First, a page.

3. Are cities bound by these pathways?
While there is a natural reinforcing nature to the two stylised pathways, there are a number of cities that have not followed them consistently over the last century. This section investigates these cities in more detail.
City growth is not deterministic or linear
If the basic challenge for cities over the last 100 years has been to replace jobs in declining industries with those in new, more knowledge-focused, areas of activity, then the scale of the challenge is dependent on the size of the decline. And some cities have seen much larger and more dramatic declines than others.
Manchester is a good example of this. The city has lost around 400,000 jobs in manufacturing over the last 100 years. This has meant that even with the creation of jobs in new areas, the process of reinvention has not been able to keep pace with the speed of decline in more traditional areas of employment. The result is that today Manchester has 1 per cent fewer jobs than a century ago.
But the problem that Manchester has faced is not that it hasn’t been able to attract knowledge-focused businesses, but that it hasn’t, as yet, generated enough of these jobs to offset losses in more traditional industries. Since 1991, Manchester has seen jobs growth of 24 per cent, the majority of which have been in more knowledge-focused activities. So while the city has fewer jobs than it did a century ago, it appears to have passed through a turning point. Box 6 discusses Manchester in more detail.
Case study 1: A century of change in Manchester
During the 19th century, the city of Manchester was a major cotton producer and trade centre, well connected on the river Mersey, and supported by its Victorian port, railways and canals. Dubbed “cottonopolis”, Manchester and its surrounding Lancashire mill towns were responsible for the spinning of 32 per cent of global cotton production in the late 19th century.23 In 1911, 22 per cent of the city’s jobs were in textiles. Textile production also supported a logistics industry associated with the movement of goods, which in 1911 employed over 8 per cent of all workers.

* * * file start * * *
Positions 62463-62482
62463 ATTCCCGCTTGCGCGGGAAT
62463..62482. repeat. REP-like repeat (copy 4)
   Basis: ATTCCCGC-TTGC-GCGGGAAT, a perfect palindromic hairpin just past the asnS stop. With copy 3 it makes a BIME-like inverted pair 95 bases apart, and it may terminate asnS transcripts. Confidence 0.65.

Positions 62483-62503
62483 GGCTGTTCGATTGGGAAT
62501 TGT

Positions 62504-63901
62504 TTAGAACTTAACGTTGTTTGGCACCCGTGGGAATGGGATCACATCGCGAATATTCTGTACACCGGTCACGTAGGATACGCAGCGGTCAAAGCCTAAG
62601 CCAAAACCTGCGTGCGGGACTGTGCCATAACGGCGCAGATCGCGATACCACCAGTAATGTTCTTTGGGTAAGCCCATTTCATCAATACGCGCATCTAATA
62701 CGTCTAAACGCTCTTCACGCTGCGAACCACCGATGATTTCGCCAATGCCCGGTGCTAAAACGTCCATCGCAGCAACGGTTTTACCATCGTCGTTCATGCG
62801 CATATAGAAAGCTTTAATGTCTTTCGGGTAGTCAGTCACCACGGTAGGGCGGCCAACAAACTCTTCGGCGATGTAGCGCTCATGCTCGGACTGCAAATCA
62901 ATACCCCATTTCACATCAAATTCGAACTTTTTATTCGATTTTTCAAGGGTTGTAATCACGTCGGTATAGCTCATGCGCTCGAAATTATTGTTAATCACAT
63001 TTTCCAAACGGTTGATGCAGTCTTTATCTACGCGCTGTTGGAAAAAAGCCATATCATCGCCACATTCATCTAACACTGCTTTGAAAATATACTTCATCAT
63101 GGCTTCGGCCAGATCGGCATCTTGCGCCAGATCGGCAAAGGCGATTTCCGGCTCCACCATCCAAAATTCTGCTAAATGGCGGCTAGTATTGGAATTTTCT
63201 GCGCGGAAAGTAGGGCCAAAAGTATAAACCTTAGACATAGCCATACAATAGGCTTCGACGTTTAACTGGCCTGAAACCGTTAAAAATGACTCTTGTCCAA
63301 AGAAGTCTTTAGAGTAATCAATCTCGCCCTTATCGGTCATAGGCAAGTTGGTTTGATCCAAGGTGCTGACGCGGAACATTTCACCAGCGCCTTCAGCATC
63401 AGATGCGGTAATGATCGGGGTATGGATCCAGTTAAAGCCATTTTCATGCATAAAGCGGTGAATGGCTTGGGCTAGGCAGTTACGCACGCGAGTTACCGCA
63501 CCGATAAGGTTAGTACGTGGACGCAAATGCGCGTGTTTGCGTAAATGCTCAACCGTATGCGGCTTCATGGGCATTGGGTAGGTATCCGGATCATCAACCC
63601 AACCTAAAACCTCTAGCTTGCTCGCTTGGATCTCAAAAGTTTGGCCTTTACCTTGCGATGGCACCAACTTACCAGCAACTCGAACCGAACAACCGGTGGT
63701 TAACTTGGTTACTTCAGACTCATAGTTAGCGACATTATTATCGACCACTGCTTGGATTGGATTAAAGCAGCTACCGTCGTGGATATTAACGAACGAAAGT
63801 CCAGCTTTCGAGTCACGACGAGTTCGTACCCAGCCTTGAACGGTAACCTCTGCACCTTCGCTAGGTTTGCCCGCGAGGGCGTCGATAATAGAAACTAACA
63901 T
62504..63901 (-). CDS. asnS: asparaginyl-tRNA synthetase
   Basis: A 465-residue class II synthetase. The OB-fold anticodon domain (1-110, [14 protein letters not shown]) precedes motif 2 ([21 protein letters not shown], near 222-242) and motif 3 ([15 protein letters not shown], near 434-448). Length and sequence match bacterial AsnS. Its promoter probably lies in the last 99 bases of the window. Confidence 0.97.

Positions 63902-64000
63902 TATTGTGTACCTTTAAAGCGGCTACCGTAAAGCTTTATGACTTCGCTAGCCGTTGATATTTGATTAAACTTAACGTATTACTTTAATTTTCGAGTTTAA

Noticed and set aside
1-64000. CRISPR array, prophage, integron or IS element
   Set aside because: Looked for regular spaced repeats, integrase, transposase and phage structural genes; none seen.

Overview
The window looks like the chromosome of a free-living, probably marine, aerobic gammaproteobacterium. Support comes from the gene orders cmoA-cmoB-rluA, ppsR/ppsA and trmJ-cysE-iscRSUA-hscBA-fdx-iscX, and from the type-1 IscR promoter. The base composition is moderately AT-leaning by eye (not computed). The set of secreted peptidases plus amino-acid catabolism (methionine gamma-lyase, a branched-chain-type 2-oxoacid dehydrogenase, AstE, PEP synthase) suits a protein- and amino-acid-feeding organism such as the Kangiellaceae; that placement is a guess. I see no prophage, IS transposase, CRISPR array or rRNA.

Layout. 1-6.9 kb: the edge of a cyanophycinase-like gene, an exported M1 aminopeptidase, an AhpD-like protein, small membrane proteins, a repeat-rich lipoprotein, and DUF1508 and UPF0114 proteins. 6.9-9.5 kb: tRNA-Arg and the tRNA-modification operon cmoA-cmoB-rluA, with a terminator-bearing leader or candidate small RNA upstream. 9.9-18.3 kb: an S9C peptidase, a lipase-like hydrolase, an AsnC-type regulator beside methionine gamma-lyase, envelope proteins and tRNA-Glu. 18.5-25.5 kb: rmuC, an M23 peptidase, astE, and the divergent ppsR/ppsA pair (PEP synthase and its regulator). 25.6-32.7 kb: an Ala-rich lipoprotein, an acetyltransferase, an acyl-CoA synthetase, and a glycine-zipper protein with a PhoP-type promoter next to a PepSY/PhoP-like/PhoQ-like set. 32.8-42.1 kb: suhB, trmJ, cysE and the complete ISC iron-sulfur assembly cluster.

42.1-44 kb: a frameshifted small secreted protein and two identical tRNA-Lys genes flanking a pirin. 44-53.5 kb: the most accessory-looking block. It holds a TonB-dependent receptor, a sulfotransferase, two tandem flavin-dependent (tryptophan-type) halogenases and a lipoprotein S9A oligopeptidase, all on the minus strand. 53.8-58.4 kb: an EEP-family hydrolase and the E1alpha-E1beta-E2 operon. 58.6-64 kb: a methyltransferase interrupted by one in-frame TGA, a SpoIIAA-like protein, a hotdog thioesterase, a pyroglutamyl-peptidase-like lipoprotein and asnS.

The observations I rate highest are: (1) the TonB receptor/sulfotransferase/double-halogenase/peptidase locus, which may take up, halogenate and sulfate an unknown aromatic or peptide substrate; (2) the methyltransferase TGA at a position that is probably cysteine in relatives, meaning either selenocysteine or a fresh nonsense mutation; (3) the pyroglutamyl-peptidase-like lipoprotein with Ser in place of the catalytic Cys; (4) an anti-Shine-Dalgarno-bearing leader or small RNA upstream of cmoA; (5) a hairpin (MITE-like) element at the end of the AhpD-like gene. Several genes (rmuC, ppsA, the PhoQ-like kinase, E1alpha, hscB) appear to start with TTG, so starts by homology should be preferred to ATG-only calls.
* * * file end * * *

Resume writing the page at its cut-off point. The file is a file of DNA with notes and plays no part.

Textiles and logistics, as Manchester’s key drivers of growth, began to falter during the interwar period, as a result of the Great Depression and growing competition from international trade. Although the city had around 80,000 more jobs in 1951 than in 1911, there were 90,000 fewer in textiles and logistics. These losses were offset by growth in chemical and electrical engineering. There was a 60 per cent increase in jobs in engineering and electrical goods between 1911 and 1951, and by 1951, this sector employed around the same proportion of workers as the textiles industry. Firms such as the Westinghouse Electrical Corporation and the Ford Motor Company in particular contributed to growth in this area.24
This diversification into new manufacturing industries did not last, however, and the 30 years after the war were disastrous for Manchester. Overall jobs declined by 22 per cent between 1951 and 1981; jobs in engineering and electrical goods nearly halved, and jobs in the textile industry declined by 86 per cent. By 1981, it was a city in desperate need of change.
The city’s response to this post-industrial decline was highly proactive. The Central Manchester Development Corporation was created in 1988 in order to redevelop the city centre, converting neglected buildings into offices and building new offices to allow businesses to thrive, and improving the public realm.25 These changes enabled the city to support a knowledge network, which alongside a period of strong national economic growth during the 1990s, helped in the creation of jobs, particularly in KIBS. Some small growth was seen during the 1990s, with 2 per cent growth in total jobs between 1991 and 1998, as new KIBS jobs in insurance and finance started to locate in Manchester.
The reaction to the IRA bombing in the city has also helped shape its recent history. The 1996 disaster devastated a large area of the city centre, but also prompted a massive regeneration project. A city centre masterplan created a new mixed-use space with leisure and cultural activities as well as offices,26 while many warehouses, relics from Manchester’s distribution history, were converted into city centre residences during the 1990s.27 Further developments such as Spinningfields have attracted the regional offices of companies such as The Royal Bank of Scotland and Barclays.28
The result is that Manchester is now experiencing a process of reinvention, having seen a 24 per cent growth in jobs between 1991 and 2013, including 77,000 more jobs in private sector knowledge-intensive service industries. It also had the second fastest growing city centre of all British cities between 1998 and 2008, driven by growth in KIBS.29
The scale of the deindustrialisation challenge was such that the city still has some way to go; in 2013 Manchester still had 90,000 fewer jobs than it did in 1951. However, its recent successes suggest that it is on a new pathway of knowledge-based economic growth.